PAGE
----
Content copyright © 2019 Robert Jack

Mother gently took the toolbox out of Father's trembling hand and touched his pale cheek. “You saw them again, didn't you?” The sadness in her voice was laced with condescension. She still didn't believe him.

 

Father didn't say a word. Of course, he didn't have to. We could all see it in his gaunt features, in the way his eyes kept darting to the windows at every sound. He closed the door and engaged the locks with care, the few that were old and the many that were new. He stood, adding his own diminishing weight to the strength of the bolts, until Mother called him to dinner.

 

After another long, wordless meal, everyone slipped into their usual roles. Mother busied herself with the dishes, then set about reorganizing the cupboards that had already been reorganized the day before. My brothers and sisters tumbled through the house, occupied by the childish games in which I had only recently lost interest. And Father sat quietly by the heating vent, waiting for us all to go to sleep. Tonight I would find out why.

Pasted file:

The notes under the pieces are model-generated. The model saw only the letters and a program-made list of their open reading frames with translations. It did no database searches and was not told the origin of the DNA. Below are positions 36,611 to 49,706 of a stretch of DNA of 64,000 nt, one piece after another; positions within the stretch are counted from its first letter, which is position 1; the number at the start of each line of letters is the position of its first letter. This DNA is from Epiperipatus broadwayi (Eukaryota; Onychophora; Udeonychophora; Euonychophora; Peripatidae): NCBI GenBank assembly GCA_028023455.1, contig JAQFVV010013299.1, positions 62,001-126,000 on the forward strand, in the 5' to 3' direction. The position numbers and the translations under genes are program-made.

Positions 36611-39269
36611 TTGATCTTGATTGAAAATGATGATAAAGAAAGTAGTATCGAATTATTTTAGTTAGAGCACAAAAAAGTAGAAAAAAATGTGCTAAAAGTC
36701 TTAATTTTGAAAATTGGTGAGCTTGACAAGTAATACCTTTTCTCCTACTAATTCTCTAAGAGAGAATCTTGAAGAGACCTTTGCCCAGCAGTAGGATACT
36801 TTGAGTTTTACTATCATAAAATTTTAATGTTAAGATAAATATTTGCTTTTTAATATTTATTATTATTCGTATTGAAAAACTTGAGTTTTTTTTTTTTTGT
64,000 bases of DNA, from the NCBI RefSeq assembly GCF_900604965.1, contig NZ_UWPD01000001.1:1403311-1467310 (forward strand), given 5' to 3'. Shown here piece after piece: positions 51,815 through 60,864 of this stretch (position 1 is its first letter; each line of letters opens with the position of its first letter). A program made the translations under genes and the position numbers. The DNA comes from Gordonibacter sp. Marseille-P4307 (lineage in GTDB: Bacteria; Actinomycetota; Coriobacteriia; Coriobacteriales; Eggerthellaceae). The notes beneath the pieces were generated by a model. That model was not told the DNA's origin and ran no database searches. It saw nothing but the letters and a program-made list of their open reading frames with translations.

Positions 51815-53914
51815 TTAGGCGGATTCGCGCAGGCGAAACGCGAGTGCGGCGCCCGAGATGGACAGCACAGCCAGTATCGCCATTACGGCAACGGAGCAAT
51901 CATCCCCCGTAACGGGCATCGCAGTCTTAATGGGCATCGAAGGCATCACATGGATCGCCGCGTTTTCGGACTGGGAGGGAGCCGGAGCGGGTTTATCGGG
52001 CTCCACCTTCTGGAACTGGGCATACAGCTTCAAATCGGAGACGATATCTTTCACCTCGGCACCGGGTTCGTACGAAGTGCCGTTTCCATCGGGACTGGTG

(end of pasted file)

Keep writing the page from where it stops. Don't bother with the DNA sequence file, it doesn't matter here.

It was half past midnight when I heard Father unlocking the door downstairs. I rushed to my window and slipped outside, feeling icy currents play with my hair as I hurried to keep up. He finally stopped in the valley behind our house, staring upward. Even from a distance, I could see he was scared. “Tell me you see them,” he said.

 

I moved away from the rock I'd unsuccessfully hidden behind. “See what, Father?” I said, coming up beside him. I stared into the inky darkness, but saw nothing.

 

“There,” he said, pointing his long, clawed finger toward the waters above.

 

At first I saw nothing, but when I looked away, I caught a brief impression of a light in the void. I tried again and found that it was too faint to see when I looked directly at it, but by keeping my eyes fixed behind, I could follow its movement across the sky. “What is it?” I asked, feeling the fins rising on my back.

 

Miles above, a fishing trawler was headed back to port.

 

Copyright (c) 2015 Robert Esckelson